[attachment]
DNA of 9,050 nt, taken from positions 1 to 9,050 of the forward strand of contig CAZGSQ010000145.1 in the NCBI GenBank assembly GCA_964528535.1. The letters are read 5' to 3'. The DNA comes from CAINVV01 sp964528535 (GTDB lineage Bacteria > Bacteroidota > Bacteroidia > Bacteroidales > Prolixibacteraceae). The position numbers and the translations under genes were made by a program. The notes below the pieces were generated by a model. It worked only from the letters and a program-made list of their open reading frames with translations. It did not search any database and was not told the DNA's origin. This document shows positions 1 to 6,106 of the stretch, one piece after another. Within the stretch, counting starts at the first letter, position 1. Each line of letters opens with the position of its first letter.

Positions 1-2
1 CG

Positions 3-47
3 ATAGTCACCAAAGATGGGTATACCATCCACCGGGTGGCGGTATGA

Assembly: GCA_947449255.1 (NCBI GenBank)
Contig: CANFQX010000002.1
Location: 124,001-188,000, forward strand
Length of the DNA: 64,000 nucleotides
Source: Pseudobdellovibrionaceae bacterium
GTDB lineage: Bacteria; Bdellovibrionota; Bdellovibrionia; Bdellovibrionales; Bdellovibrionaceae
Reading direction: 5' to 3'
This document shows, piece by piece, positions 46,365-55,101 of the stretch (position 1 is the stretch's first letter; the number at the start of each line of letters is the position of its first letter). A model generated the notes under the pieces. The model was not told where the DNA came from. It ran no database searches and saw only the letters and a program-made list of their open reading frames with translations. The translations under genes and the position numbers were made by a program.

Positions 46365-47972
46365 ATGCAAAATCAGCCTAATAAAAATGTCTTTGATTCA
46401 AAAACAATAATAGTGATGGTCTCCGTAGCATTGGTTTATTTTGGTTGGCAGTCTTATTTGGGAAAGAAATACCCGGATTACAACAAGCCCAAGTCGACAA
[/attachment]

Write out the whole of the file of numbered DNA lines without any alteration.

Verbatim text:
DNA of 9,050 nt, taken from positions 1 to 9,050 of the forward strand of contig CAZGSQ010000145.1 in the NCBI GenBank assembly GCA_964528535.1. The letters are read 5' to 3'. The DNA comes from CAINVV01 sp964528535 (GTDB lineage Bacteria > Bacteroidota > Bacteroidia > Bacteroidales > Prolixibacteraceae). The position numbers and the translations under genes were made by a program. The notes below the pieces were generated by a model. It worked only from the letters and a program-made list of their open reading frames with translations. It did not search any database and was not told the DNA's origin. This document shows positions 1 to 6,106 of the stretch, one piece after another. Within the stretch, counting starts at the first letter, position 1. Each line of letters opens with the position of its first letter.

Positions 1-2
1 CG

Positions 3-47
3 ATAGTCACCAAAGATGGGTATACCATCCACCGGGTGGCGGTATGA

Assembly: GCA_947449255.1 (NCBI GenBank)
Contig: CANFQX010000002.1
Location: 124,001-188,000, forward strand
Length of the DNA: 64,000 nucleotides
Source: Pseudobdellovibrionaceae bacterium
GTDB lineage: Bacteria; Bdellovibrionota; Bdellovibrionia; Bdellovibrionales; Bdellovibrionaceae
Reading direction: 5' to 3'
This document shows, piece by piece, positions 46,365-55,101 of the stretch (position 1 is the stretch's first letter; the number at the start of each line of letters is the position of its first letter). A model generated the notes under the pieces. The model was not told where the DNA came from. It ran no database searches and saw only the letters and a program-made list of their open reading frames with translations. The translations under genes and the position numbers were made by a program.

Positions 46365-47972
46365 ATGCAAAATCAGCCTAATAAAAATGTCTTTGATTCA
46401 AAAACAATAATAGTGATGGTCTCCGTAGCATTGGTTTATTTTGGTTGGCAGTCTTATTTGGGAAAGAAATACCCGGATTACAACAAGCCCAAGTCGACAA